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US Government Concludes an Operation Against Identity Forgers and Found 500 Bitcoins

The US authorities dismantled a criminal group that was selling false documents and discovered 500 bitcoins, numerous precious metal bars and cash.

The forgers were discovered in Toledo, Ohio. During the arrest, the authorities found around 500 bitcoins worth approximately 5.5 million dollars according to the current price of bitcoin. The prosecutor hopes the bitcoins could be confiscated and auctioned in the case the arrested group is found guilty and sentenced.

Among other things, the agents found silver and gold bars worth around 265 thousand dollars and around nine million dollars in cash. These funds were gathered during the operation that began in 2013 and was concluded this February.

During the last five years, four people were involved in the operation of selling forged documents, such as driving licenses and identity documents supposedly issued by the states of Ohio, Utah and Michigan. Some of the forgers already have criminal past and they were arrested for impersonation.

After they are prosecuted, the judge will determine the sentence in relation to the crimes they are found guilty of, which means the funds will be frozen until that moment.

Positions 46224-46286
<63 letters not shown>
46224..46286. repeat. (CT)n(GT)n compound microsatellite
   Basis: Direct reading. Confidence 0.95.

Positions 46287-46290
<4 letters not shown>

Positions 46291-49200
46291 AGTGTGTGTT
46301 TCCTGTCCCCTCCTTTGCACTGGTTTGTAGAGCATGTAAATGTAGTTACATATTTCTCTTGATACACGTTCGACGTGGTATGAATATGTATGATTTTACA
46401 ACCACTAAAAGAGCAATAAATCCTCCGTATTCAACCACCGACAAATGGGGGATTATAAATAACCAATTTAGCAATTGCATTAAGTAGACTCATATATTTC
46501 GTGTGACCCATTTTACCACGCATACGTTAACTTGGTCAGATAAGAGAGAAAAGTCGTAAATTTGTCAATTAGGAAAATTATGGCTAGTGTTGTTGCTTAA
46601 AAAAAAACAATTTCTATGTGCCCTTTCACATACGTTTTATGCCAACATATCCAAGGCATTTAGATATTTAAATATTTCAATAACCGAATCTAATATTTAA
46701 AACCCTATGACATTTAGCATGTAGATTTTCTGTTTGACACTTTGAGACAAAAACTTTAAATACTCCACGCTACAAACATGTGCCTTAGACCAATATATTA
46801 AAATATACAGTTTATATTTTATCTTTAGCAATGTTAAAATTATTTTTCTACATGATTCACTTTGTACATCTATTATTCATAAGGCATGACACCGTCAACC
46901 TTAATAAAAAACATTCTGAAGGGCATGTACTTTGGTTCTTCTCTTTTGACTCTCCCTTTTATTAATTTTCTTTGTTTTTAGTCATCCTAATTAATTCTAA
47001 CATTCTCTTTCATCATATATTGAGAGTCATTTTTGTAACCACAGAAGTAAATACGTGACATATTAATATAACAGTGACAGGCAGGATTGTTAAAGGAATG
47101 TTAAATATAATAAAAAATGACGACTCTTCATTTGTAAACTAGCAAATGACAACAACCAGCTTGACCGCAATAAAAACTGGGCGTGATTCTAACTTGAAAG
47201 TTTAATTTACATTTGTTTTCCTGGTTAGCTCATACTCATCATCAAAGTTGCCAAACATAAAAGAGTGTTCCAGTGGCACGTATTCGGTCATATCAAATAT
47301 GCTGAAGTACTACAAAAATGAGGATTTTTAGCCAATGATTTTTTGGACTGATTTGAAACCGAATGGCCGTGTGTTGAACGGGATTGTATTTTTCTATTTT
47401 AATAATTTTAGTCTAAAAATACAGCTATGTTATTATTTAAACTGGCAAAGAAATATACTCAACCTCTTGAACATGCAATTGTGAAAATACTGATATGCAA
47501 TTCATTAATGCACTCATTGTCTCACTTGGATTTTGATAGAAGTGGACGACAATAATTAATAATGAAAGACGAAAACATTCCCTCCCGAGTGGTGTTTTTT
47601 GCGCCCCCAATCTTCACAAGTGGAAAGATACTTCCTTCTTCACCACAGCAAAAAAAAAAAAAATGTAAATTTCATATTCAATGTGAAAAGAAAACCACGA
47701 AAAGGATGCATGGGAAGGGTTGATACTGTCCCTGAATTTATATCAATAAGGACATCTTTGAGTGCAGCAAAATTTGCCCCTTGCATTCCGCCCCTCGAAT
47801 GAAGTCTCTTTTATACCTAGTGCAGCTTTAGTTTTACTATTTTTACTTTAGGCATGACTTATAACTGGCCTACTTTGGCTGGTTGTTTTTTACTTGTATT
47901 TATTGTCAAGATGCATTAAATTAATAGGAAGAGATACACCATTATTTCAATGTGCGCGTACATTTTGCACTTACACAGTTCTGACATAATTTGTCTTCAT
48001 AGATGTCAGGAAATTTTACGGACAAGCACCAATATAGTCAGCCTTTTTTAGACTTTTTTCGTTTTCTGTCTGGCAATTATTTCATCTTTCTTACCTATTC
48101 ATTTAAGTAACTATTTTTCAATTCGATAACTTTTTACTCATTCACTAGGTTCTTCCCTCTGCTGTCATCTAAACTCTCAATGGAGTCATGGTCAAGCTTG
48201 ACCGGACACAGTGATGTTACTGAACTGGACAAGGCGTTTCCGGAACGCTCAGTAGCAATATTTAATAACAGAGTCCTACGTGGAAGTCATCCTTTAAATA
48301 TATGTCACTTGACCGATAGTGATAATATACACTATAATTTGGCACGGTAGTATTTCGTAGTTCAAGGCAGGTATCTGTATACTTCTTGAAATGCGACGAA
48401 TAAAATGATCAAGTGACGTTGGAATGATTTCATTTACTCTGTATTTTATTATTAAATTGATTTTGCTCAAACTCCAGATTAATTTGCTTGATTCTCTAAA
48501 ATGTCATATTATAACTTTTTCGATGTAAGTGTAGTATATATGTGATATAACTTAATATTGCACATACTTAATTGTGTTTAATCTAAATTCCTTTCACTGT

The United States already has experience with auctioning cryptocurrencies confiscated from criminals. In December, a federal court from Utah approved the auction of bitcoins and bitcoin cash coins confiscated in an operation on the Darknet. The federal judge ordered the auction of two vehicles, 513.14 bitcoins and 512.93 bitcoin cash coins confiscated from a man guilty of drug trafficking and money laundering.

Likewise, other countries also organize auctions of confiscated cryptocurrencies. The Finnish authorities introduced a new regulation where the digital tokens are treated as assets and not as currencies used for exchange and/or investment. After a judicial failure of one court in Finland, the confiscated cryptocurrencies will be sold for euros in auctions open to the public.

Unlike the US and Finland, South Korea might not confiscated the cryptocurrencies of criminals. One court from South Korea ruled that it was not possible to confiscate the cryptocurrencies from a defendant in the middle of the criminal investigation in a case that involved the closure of an illegal pornographic website. The police froze 216 bitcoins belonging to the owner of the illegal website.

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